SciPy is almost always imported with NumPy. It is like an extension of NumPy. SciPy has more advanced data manipulation functions than NumPy.
This library’s tools are needed to incorporate numerical integrals, differential equations with matrices, linear algebra, signal processing, statistics, interpolation, and optimization into data analysis and decision-making processes. It also has databases for SciPyclasses and routines, and pre-programmed functions like NPV, IRR, IPMY, and PPMT.
Other more advanced functions in the library are:
● Optimization functions
● Linear algebra functions
● Image processing
● Signal processing
● Ordinary differential equation solvers
● Partial differential equation solvers
Matplotlib is used to visualize data in 2- and 3-dimensional charts and graphs. This library gives you the tools to create charts for hard copy formats and interactive platform environments. The downside of this library is that it is not native to Python and lacks Python documentation. Therefore, it can be difficult for Python users to learn and become comfortable using it. The effort it takes to conquer the steep learning curve that goes with mastering this library is more than worth it. After you realize what you can do with it and how well it can communicate your ideas and market observations in great visuals and without lots of time-consuming effort, you’ll be glad that you did it.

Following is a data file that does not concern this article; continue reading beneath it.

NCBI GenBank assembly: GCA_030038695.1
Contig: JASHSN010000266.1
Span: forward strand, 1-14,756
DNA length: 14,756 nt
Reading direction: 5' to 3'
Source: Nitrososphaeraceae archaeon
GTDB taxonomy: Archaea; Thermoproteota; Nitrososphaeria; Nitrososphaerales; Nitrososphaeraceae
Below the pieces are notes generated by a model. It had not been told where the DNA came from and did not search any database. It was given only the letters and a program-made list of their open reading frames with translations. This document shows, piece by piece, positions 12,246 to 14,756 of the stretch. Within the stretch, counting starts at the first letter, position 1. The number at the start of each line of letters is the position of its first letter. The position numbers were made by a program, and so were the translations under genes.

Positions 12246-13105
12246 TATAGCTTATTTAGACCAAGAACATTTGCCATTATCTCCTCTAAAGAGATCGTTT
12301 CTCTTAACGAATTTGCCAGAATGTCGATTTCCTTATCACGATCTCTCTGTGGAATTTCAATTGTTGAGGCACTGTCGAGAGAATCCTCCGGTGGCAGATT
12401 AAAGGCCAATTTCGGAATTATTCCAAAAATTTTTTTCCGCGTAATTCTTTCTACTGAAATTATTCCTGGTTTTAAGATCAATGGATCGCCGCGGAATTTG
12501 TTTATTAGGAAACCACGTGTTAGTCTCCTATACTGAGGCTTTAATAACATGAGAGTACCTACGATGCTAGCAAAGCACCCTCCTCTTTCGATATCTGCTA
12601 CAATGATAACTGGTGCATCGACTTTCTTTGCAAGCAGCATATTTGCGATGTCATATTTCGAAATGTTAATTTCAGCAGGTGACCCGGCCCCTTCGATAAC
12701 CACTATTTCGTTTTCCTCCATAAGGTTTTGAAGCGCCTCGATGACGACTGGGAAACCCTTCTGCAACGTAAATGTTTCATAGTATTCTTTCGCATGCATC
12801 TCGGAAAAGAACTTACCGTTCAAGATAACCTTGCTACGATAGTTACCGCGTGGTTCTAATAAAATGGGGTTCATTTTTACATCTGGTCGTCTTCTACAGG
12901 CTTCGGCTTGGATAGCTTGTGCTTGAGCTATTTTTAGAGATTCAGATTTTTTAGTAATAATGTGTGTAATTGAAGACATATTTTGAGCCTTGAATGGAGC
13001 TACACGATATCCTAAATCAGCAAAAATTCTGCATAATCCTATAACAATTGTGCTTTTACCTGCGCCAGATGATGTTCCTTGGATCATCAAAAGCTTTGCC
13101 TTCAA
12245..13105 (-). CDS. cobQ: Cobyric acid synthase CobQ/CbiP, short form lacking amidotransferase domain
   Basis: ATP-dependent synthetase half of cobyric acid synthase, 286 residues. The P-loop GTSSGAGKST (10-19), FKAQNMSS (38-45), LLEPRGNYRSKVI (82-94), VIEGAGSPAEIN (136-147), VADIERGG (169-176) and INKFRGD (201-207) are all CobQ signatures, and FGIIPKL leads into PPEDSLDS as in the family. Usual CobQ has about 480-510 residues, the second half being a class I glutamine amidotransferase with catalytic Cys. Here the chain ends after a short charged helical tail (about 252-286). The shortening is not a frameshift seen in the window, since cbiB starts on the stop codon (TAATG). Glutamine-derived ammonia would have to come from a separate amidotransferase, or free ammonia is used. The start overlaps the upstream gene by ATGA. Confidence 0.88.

pandas is the last library in the SciPy stack that most Python users in quantitative finance find to be essential to their work. The SciPy stack contains NumPy, SciPy, Matplotlib, and pandas. All the libraries work with one another to provide basic and advanced data processing, analysis, manipulation, and visual depictions.
pandas contributions to the stack are tools for data manipulation and analysis. It’s ideal for manipulating time and series data, and almost a necessity when analyzing price movements in the market. One of its primary uses is creating and manipulating data tables and creating and manipulating time series data.
Scikit-Learn is designed to manage most machine learning techniques (e.g., clustering, classification). It is used for processing data, classifying information, and eliminating data clusters in data science analytics. Moreover, it is a basic platform for numerous processing interfaces that are used to monitor production against stock levels and payments to vendors and suppliers. To function properly, Scikit-Learn must be able to interact with the NumPy, Matplotlib, and SciPy libraries.